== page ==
The U visa certification is given to victims of crimes that are useful to a case and help provide law enforcement with information regarding the prosecution of a crime. In order to be considered for a U visa, a Form 1-918 Supplement B certification must be filed and submitted to show that a crime has occurred and that you suffered physical or mental abuse directly occurring from the crime. The U visa is extremely helpful and can make victims feel more comfortable reporting crimes and working with law enforcement even without legal immigration status.
What Does a U Visa Provide?
If approved, a U visa will give the crime victim temporary immigration status, additional temporary immigration status for family members of the victim, and the possibility of permanent resident status if qualifications are met. This can be helpful for individuals wishing to stay in the United States and obtain proper documentation to do so. A U visa also allows approved individuals to legally work in the U.S. and eventually apply for permanent residence.
Eligibility For U Visa
In order to be eligible to apply for a U visa, an individual must…
- Be recognized as an alien to the United States of America
- Be the victim of a qualified crime occurring in the U.S.
- Have useful information about the crime
- Be likely to be helpful in the investigation of crime
For U visa eligibility, a qualified crime must occur. The following crimes are considered general qualifying crimes for the purpose of a U visa. Similar criminal crimes to the ones listed below are also eligible and to be considered qualifying.
|Abduction||Female Genital Mutilation||Peonage|
|Abusive Sexual Contact||Fraud in Foreign Labor Contracting||Perjury|
|Being Held Hostage||Incest||Prostitution|
|Domestic Violence||Kidnapping||Sexual Assault|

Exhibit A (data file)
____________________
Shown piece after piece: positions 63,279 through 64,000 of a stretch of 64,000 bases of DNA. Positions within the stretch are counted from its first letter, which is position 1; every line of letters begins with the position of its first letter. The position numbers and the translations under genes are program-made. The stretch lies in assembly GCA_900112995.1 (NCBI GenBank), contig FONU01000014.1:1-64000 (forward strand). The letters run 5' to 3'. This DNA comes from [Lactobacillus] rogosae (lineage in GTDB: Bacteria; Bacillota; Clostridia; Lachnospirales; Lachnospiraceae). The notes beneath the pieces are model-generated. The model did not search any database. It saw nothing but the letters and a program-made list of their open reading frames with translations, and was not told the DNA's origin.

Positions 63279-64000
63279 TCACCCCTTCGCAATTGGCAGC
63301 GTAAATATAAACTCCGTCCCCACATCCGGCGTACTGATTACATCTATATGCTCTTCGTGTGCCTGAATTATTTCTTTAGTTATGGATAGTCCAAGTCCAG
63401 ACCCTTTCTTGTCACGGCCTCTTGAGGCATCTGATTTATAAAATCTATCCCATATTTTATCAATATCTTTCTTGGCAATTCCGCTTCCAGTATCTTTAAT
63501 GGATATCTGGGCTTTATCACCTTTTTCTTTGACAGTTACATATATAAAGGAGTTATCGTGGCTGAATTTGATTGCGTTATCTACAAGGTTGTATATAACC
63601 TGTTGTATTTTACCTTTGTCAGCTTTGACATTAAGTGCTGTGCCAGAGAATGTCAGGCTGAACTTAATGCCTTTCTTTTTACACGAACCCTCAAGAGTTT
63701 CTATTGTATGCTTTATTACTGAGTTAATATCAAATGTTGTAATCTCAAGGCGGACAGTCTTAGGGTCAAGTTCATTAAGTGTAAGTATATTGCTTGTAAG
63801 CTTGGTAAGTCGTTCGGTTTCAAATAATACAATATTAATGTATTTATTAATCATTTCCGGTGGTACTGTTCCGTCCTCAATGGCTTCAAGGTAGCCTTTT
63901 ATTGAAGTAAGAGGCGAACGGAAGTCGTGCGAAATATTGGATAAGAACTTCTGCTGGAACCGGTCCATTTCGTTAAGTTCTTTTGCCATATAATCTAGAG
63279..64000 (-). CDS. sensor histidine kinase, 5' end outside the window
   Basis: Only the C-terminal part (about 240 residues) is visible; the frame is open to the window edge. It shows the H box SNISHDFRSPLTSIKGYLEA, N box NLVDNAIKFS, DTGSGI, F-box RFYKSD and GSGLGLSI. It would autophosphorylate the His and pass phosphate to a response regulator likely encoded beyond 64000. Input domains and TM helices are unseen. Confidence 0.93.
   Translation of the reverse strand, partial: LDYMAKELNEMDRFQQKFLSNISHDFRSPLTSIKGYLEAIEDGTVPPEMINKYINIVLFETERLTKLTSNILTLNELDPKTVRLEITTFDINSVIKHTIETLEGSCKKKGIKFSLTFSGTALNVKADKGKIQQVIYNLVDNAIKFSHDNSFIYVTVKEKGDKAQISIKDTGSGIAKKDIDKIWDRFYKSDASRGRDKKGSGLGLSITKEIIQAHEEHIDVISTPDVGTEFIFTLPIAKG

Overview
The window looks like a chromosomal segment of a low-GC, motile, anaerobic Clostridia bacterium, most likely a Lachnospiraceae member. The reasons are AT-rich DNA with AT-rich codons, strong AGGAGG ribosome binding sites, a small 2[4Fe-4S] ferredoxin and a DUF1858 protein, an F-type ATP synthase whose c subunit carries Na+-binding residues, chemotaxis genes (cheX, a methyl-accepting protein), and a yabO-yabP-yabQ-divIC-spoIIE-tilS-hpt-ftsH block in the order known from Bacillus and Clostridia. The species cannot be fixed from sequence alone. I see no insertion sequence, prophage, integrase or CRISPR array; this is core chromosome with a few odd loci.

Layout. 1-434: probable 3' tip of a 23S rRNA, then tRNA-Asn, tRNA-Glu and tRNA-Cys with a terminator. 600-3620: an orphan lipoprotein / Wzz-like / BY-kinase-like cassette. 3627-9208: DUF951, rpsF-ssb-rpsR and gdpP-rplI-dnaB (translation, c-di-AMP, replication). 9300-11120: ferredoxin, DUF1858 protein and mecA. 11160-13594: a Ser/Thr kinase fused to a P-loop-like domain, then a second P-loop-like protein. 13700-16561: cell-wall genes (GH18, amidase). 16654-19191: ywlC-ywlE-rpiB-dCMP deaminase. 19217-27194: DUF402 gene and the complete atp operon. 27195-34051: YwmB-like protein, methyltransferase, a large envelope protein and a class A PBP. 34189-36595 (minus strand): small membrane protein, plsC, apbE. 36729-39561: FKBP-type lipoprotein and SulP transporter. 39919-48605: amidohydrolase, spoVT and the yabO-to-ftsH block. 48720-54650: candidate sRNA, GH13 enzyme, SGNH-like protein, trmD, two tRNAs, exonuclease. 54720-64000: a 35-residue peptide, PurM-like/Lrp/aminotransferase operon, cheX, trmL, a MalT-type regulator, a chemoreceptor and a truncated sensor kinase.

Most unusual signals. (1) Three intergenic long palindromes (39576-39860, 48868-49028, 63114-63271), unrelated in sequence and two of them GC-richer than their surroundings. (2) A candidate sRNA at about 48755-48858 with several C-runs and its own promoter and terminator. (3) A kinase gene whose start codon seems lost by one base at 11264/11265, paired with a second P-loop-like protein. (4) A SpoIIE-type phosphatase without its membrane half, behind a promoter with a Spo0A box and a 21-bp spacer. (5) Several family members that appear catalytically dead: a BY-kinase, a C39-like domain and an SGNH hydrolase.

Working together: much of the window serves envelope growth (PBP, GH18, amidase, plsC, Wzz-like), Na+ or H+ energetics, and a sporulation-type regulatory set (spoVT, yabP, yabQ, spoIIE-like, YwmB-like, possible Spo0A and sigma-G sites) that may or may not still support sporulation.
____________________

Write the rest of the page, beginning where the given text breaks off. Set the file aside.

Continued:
|Felonious Assault||Obstruction of Justice||Trafficking|
How to File for a U Visa?
In order to begin the process of applying for a U visa, a certified agency must submit a law enforcement certification (Form 1-
918 Supplement B certification.) The agencies that can complete this form include…
- Federal, State, and Local law enforcement agencies
- Federal, State, and Local prosecutors’ offices
- Federal, State, and Local Judges
- Federal, State, and Local Family Protective Services
- Equal Employment Opportunity Commission
- Federal and State Departments of Labor and
- Other investigative agencies
When filling out the form it is important to type out responses or if writing, to use a blue or black ink pen. It is also noted to submit an original signature, not an e-signed one. Lastly, once the agency has completely filled out the certification, it can be given directly to the victim’s legal representative and not directly to the USCIS. The victim’s representative will add the certificate to the rest of the U visa packet before submitting it to the USCIS. Along with the forms, individuals are also expected to submit evidence such as doctors’ reports, psychiatric evaluations, therapy session notes, court documents, or police reports.
More instructions on how to fill out Form I-918 Supplement B can be found here.
Visa Length and Extensions
Once issued, a U visa is valid for up to four years and allows you to be able to work in the U.S. After three years, the individual is eligible to apply for permanent residency. If the individual does not wish to apply for permanent residency at the time, their U visa can be renewed as necessary.
For resources for victims of human trafficking and other crimes, click here. If you would like to seek further information regarding migrating to the United States, you can visit USCIS’s website here. Don’t forget to contact Schehr Law PLLC when seeking an Immigration Lawyer. As always, we provide free consultations and affordable payment plans for all clients.